Considering self-employment?

Information and advice on going self-employed and starting your own business.

A man sitting at a desk working on a PC Self-employment can be an attractive option because it offers many advantages such as flexibility. However, a high degree of commitment is involved and you will lose rights to benefits associated with being employed.

Starting your own business

If you wish to start up your own business you should have an idea about what you are going to do. Thorough research of your product or service, customers, competitors and the market is essential. Questions to ask when conducting research include:

  • Is there a need in the market for your product or service?
  • Is your product or service unique, distinct or superior to those offered by your competitors?
  • Who are your competitors?
  • Will your product or service be profitable?


If you have undertaken thorough research and still wish to continue, the next thing to consider is finance. There is a high possibility that your business will not be profitable straight away so you should have sufficient reserves to last you for a period of time without an income from your business. One option is to start a business on a part-time basis while still employed.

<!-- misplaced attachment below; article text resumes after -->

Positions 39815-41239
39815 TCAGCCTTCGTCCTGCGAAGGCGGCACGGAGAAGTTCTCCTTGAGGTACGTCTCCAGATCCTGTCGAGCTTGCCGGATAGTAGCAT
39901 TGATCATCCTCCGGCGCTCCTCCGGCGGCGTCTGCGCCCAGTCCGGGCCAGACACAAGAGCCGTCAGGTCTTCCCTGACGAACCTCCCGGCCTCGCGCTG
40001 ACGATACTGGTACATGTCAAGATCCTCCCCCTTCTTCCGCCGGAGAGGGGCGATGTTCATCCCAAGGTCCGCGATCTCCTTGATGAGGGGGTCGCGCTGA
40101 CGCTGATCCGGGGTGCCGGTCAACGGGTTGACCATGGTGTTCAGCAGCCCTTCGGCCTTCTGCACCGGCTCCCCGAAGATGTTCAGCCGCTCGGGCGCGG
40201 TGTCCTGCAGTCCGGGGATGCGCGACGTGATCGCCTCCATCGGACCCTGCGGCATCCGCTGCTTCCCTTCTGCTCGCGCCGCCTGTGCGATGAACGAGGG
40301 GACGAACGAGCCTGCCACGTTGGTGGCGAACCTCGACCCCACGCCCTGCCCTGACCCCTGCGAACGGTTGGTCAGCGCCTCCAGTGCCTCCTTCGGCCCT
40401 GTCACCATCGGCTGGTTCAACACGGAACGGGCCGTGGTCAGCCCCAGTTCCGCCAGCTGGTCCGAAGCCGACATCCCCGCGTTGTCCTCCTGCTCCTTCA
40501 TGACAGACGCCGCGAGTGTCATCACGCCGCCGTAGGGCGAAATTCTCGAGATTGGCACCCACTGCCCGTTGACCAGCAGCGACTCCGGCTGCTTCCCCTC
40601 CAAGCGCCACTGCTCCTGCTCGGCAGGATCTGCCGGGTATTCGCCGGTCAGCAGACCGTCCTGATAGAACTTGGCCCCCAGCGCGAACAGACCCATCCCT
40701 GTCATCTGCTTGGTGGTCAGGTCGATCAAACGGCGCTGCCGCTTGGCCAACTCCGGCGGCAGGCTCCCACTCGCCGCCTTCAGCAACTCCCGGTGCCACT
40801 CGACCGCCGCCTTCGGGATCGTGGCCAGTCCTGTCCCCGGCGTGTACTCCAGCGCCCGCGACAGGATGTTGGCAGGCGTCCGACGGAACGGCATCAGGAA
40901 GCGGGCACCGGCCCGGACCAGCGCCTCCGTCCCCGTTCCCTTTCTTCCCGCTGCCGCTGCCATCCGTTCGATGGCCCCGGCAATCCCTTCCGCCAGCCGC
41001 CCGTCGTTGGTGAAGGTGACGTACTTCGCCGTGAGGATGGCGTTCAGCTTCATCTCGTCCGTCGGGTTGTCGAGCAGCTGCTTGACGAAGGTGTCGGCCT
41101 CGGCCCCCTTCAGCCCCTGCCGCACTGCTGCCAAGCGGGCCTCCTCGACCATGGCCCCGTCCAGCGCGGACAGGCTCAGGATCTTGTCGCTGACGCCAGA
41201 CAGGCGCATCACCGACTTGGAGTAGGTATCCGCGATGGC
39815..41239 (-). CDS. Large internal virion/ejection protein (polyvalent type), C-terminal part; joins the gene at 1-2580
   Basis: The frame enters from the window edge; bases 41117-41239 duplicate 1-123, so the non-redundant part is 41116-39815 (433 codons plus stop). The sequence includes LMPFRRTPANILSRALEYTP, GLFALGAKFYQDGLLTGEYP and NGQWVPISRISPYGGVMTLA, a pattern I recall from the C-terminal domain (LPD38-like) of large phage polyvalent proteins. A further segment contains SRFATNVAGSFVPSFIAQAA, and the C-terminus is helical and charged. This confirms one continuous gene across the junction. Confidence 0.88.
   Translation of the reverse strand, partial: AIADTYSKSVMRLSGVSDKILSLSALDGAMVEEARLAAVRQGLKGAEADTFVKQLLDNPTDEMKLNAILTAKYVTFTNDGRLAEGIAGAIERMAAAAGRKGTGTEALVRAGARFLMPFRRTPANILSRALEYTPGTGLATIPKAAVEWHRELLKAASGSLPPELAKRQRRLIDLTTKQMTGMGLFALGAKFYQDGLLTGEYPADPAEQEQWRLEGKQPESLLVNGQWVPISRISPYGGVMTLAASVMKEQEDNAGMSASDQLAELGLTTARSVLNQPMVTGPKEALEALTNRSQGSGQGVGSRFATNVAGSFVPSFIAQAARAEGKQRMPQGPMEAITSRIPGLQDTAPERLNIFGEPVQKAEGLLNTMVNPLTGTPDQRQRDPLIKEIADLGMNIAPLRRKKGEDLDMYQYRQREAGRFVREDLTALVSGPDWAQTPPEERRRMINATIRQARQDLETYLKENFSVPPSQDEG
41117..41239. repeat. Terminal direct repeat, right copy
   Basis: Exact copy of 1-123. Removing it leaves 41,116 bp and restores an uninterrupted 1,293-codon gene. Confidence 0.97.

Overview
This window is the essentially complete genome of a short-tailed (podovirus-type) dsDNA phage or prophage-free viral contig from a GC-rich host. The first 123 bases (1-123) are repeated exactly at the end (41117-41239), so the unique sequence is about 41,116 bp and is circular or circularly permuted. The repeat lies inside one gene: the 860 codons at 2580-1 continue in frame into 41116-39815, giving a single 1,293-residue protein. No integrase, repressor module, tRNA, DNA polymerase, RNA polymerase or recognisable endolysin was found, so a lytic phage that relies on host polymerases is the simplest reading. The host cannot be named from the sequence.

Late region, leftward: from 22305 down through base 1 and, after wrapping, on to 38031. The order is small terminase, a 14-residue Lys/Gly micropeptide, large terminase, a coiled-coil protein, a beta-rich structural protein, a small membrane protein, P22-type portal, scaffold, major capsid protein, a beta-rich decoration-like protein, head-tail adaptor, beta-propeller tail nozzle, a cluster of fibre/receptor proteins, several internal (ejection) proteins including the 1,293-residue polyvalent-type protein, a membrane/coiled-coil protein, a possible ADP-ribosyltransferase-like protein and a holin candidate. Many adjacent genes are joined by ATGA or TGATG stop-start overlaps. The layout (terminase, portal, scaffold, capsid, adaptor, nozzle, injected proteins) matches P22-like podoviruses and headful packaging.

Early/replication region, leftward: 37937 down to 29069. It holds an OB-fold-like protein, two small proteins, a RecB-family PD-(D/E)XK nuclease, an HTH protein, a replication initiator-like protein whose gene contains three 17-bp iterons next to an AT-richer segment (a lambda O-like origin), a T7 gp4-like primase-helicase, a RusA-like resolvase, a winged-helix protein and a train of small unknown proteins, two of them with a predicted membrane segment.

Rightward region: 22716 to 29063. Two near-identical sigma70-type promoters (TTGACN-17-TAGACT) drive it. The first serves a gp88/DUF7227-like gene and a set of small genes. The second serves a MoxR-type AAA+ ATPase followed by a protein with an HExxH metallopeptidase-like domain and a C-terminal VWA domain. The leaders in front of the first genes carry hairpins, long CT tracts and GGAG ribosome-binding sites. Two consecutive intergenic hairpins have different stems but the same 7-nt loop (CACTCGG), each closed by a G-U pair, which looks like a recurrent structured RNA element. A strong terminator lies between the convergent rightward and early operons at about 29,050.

If you need funding there are many sources available such as a bank loan or overdraft. Banks are very helpful to those starting their own businesses and a discussion with one or even two is definitely worthwhile. They will discuss your financial situation and how they can help. Most give you free banking facilities for the first year, some even extend it to two. They provide advice on how to plan your business and how to organise your accounts. If, however, you need to borrow, they will want convincing proof of your ability to repay.

Starting up your business

When you start up in business you will need to register as self-employed for tax and national insurance purposes. You can do this by calling your local tax office which will provide you with a unique reference number. You will be invoiced each quarter for national insurance and you will have to complete an annual tax return. You will also need to check whether you will have to pay value added tax (VAT).

If you need help managing your finances, you should seek the advice of an accountant. You can find further useful information about starting up your own business online from organisations like the Department of Innovation and Skills [new window].

Other things to consider

There are several other things to consider when becoming self-employed.

These include:

  • Whether you are going to trade as a sole trader, in a partnership or as a limited company;
  • what will your business be called - you should check whether a similar or the same name is in use;
  • as a self-employed person you will be responsible for health and safety so you will need to ensure that your premises complies with current health and safety legislation. You will need to find appropriate premises and arrange suitable insurance cover;
  • if you employ other people you will be responsible for paying wages, tax and National Insurance contributions.